who support IDNs is provided in another documents, notably provided in another documents, notably [IDNA2008-Rationale].
[IDNA2008-Rationale].
IDNA works by allowing applications to use certain ASCII string IDNA works by allowing applications to use certain ASCII string
labels (beginning with a special prefix) to represent non-ASCII name labels (beginning with a special prefix) to represent non-ASCII name
labels. Lower-layer protocols need not be aware of this; therefore labels. Lower-layer protocols need not be aware of this; therefore
IDNA does not depend on changes to any infrastructure. In IDNA does not changes any infrastructure. In particular, IDNA does
particular, IDNA does not depend on any changes to DNS servers, not depend on any changes to DNS servers, resolvers, or protocol
resolvers, or protocol elements, because the ASCII name service elements, because the ASCII name service provided by the existing DNS
provided by the existing DNS is entirely sufficient for IDNA. can be used for IDNA.
IDNA is applied only to DNS labels. Standards for combining labels IDNA applies only to DNS labels. The base DNS standards [RFC1034]
into fully-qualified domain names and parsing labels out of those [RFC1035] and their various updates specify how to combine labels
names are covered in the base DNS standards [RFC1034] [RFC1035] and into fully-qualified domain names and parse labels out of those
their various updates. An application may, of course, apply locally- names.
appropriate conventions to the presentation forms of domain names as
discussed in [IDNA2008-Rationale].
While they share terminology, reference data, and some operations, This document describes two separate protocols, one for IDN
this document describes two separate protocols, one for IDN registration (Section 4) and one for IDN lookup (Section 5), that
registration (Section 4) and one for IDN lookup (Section 5). share some terminology, reference data and operations. [[anchor2:
Note in draft: See the note in the introduction to.]]Section 5
1.1. Discussion Forum 1.1. Discussion Forum
[[anchor3: RFC Editor: please remove this section.]] [[anchor4: RFC Editor: please remove this section.]]
This work is being discussed in the IETF IDNABIS WG and on the This work is being discussed in the IETF IDNABIS WG and on the
mailing list idna-update@alvestrand.no mailing list idna-update@alvestrand.no
2. Terminology 2. Terminology
General terminology applicable to IDNA, but with meanings familiar to Terminology used in IDNA, but also in Unicode or other character set
those who have worked with Unicode or other character set standards standards and the DNS, appears in [IDNA2008-Defs]. Terminology that
and the DNS, appears in [IDNA2008-Defs]. Terminology that is an is required as part of the IDNA definition, including the definitions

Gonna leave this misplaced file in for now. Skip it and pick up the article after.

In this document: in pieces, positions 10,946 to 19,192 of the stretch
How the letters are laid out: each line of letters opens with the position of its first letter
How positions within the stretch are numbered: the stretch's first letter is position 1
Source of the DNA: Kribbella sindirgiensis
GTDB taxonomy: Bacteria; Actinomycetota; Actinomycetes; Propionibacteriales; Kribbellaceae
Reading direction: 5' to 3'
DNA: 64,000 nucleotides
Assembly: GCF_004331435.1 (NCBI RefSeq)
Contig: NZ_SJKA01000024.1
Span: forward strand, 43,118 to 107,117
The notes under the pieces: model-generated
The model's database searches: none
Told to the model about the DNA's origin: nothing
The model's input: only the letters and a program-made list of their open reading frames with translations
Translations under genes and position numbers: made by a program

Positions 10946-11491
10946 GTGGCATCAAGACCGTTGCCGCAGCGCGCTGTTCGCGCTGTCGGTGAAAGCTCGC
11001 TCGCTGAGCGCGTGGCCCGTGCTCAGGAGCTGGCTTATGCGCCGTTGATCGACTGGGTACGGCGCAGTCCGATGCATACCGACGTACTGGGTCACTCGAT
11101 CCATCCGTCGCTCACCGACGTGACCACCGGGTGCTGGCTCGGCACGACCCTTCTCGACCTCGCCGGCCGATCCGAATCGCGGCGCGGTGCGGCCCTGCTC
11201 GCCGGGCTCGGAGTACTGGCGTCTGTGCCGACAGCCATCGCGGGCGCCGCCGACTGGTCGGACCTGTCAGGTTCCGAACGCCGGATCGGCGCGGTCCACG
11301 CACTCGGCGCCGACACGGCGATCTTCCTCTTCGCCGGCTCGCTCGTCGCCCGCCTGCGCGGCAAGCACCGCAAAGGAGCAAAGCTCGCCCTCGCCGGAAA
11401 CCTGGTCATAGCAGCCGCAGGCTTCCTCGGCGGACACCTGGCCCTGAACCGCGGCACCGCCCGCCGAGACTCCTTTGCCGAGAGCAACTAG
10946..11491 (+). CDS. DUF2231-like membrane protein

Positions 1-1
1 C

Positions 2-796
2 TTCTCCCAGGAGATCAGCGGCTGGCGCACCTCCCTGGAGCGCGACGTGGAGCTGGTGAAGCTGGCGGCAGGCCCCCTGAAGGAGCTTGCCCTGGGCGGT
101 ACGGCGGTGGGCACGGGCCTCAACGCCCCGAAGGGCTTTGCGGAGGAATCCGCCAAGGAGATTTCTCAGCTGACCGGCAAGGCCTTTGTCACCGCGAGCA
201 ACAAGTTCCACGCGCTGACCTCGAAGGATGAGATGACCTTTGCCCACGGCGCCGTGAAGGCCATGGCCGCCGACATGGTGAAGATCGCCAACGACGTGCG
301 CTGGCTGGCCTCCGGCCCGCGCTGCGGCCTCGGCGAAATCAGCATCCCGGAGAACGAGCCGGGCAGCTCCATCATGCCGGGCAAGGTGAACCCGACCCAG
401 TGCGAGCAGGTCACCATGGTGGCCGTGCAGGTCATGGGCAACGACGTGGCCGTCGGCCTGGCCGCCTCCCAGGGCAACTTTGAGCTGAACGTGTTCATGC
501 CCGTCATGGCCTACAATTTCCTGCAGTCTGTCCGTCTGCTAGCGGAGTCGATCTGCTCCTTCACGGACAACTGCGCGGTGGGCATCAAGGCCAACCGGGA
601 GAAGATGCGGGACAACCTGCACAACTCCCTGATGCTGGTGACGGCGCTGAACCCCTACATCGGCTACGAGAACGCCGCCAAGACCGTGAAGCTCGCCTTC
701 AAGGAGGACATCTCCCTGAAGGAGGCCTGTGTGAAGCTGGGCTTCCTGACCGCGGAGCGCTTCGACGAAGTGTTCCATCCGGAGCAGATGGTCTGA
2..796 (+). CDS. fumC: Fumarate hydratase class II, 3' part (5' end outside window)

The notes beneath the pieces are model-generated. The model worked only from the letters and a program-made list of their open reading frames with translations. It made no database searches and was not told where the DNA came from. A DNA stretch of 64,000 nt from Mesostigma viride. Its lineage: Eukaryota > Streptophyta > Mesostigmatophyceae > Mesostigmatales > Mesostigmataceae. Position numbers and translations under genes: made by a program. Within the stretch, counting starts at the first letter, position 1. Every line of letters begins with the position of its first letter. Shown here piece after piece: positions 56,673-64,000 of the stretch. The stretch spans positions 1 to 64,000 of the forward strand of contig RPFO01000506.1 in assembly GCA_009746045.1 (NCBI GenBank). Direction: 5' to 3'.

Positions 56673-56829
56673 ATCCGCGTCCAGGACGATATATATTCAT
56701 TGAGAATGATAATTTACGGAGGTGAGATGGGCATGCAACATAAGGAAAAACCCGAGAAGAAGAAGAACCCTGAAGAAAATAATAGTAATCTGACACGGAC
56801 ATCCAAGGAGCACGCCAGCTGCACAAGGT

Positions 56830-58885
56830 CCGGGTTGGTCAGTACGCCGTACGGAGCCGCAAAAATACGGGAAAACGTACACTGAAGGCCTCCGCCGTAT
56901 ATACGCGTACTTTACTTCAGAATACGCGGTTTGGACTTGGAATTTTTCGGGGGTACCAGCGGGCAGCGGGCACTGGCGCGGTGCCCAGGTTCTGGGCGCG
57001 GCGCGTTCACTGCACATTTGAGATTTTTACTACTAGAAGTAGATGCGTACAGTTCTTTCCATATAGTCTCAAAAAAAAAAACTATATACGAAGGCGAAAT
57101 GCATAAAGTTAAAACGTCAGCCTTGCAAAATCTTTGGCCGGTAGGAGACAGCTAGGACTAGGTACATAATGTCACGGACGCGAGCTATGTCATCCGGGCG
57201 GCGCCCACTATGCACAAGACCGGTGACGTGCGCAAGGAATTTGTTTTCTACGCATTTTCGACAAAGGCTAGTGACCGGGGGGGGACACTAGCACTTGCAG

integral, normative, part of the IDNA definition, including the of "ACE", appears in that document as well. Readers of this document
definitions of "ACE", appears in that document as well. Familiarity are assumed to be familiar with [IDNA2008-Defs] and with the DNS-
with the terminology materials in that document is assumed for specific terminology in RFC 1034 [RFC1034].
reading this one. The reader of this document is assumed to be
familiar with DNS-specific terminology as defined in RFC 1034
[RFC1034].
The key words "MUST", "MUST NOT", "REQUIRED", "SHALL", "SHALL NOT", The key words "MUST", "MUST NOT", "REQUIRED", "SHALL", "SHALL NOT",
"SHOULD", "SHOULD NOT", "RECOMMENDED", "MAY", and "OPTIONAL" in this "SHOULD", "SHOULD NOT", "RECOMMENDED", "MAY", and "OPTIONAL" in this
document are to be interpreted as described in BCP 14, RFC 2119 document are to be interpreted as described in BCP 14, RFC 2119
[RFC2119]. [RFC2119].
3. Requirements and Applicability 3. Requirements and Applicability
3.1. Requirements 3.1. Requirements
IDNA conformance means adherence to the following requirements: IDNA makes the following requirements:
1. Whenever a domain name is put into an IDN-unaware domain name 1. Whenever a domain name is put into an IDN-unaware domain name
slot (see Section 2 and [IDNA2008-Defs]), it MUST contain only slot (see Section 2 and [IDNA2008-Defs]), it MUST contain only
ASCII characters (i.e., must be either an A-label or an NR-LDH- ASCII characters (i.e., must be either an A-label or an NR-LDH-
label), or must be a label associated with a DNS application that label), unless the DNS application is not subject to historical
is not subject to either IDNA or the historical recommendations recommendations for "hostname"-style names (see [RFC1034] and
for "hostname"-style names [RFC1034]. Section 3.2.1).
2. Comparison of labels MUST be done on equivalent forms: either 2. Labels MUST be compared using equivalent forms: either both
both A-Label forms or both U-Label forms. Because A-labels and A-Label forms or both U-Label forms. Because A-labels and
U-labels can be transformed into each other without loss of U-labels can be transformed into each other without loss of